BLUE HILL — Dorothy Leighton, a woman facing eviction due to nonpayment of property taxes, wants one more chance to stay in the home her grandfather built.
“I know change has to come,” Leighton said. “I don’t want to live the rest of my life without having a life. I’m trying to get a life. People just don’t get that. I want people to see me and not judge me.
“I’m working to get myself on a better track because I don’t want to stay disabled. I want to enjoy my life.”
Leighton said she has been diagnosed with a mild case of agoraphobia. She also suffers from post-traumatic stress disorder due to mistreatment she’s endured. Leighton said she also suffers panic attacks and anxiety.
The town of Blue Hill is in the process of evicting Leighton from her Mill Pond Lane residence. Property taxes have not been paid since 1991. After legal wrangling about who actually owned the residence, the Maine Supreme Court ruled this fall that the property belongs to Blue Hill.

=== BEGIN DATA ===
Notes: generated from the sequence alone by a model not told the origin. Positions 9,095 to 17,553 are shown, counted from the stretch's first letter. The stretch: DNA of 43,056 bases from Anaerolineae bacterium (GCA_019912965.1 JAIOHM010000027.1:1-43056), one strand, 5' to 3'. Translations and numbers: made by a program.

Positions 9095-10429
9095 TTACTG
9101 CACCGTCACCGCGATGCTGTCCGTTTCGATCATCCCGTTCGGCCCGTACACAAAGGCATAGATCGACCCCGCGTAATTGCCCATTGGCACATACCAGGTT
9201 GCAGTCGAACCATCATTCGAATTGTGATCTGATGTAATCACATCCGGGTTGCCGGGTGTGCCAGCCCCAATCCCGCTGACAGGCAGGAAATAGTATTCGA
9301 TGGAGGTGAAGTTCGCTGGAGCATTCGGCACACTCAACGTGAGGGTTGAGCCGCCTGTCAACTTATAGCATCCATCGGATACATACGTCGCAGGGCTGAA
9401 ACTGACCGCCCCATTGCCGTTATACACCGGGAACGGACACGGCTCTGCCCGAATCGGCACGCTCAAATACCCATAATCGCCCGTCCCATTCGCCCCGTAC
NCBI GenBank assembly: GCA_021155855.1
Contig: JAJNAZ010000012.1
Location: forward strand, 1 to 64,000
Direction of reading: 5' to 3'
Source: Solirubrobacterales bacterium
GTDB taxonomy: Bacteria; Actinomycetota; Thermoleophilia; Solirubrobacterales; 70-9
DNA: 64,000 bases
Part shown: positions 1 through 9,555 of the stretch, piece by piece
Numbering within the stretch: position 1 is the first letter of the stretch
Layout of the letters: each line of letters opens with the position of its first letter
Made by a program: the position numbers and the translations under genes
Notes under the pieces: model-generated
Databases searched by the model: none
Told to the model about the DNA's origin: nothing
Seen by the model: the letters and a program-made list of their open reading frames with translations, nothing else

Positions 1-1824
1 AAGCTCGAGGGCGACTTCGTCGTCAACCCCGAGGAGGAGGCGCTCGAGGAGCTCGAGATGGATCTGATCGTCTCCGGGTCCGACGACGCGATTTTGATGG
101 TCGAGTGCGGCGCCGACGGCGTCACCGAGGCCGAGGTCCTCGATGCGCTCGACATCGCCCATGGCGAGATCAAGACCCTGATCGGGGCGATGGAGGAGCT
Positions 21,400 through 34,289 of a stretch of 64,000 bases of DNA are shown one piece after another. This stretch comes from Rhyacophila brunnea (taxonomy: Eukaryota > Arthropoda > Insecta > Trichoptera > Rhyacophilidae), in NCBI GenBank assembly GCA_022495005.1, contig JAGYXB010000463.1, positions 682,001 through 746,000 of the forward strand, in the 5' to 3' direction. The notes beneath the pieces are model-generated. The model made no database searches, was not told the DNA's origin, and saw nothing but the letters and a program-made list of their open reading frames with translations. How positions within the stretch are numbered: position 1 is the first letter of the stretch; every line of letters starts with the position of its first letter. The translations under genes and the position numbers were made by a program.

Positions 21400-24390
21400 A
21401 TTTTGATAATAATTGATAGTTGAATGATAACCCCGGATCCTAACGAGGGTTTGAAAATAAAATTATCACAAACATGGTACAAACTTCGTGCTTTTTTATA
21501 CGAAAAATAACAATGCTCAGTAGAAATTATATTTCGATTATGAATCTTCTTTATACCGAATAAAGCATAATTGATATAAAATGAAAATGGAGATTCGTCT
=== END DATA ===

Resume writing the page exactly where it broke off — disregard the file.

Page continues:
The decision to evict Leighton was based on her safety and the condition of her house, according to Selectman Jim Schatz. The town owns the property and would be liable if something happened and Leighton or someone else was injured.
Leighton says that her house does need to be cleaned.
“I may not be a housekeeper, but so what, that can change,” she said.
If the people who are criticizing her property ever watched the television show “Hoarders,” they’d realize “this is Better Homes & Gardens,” Leighton said.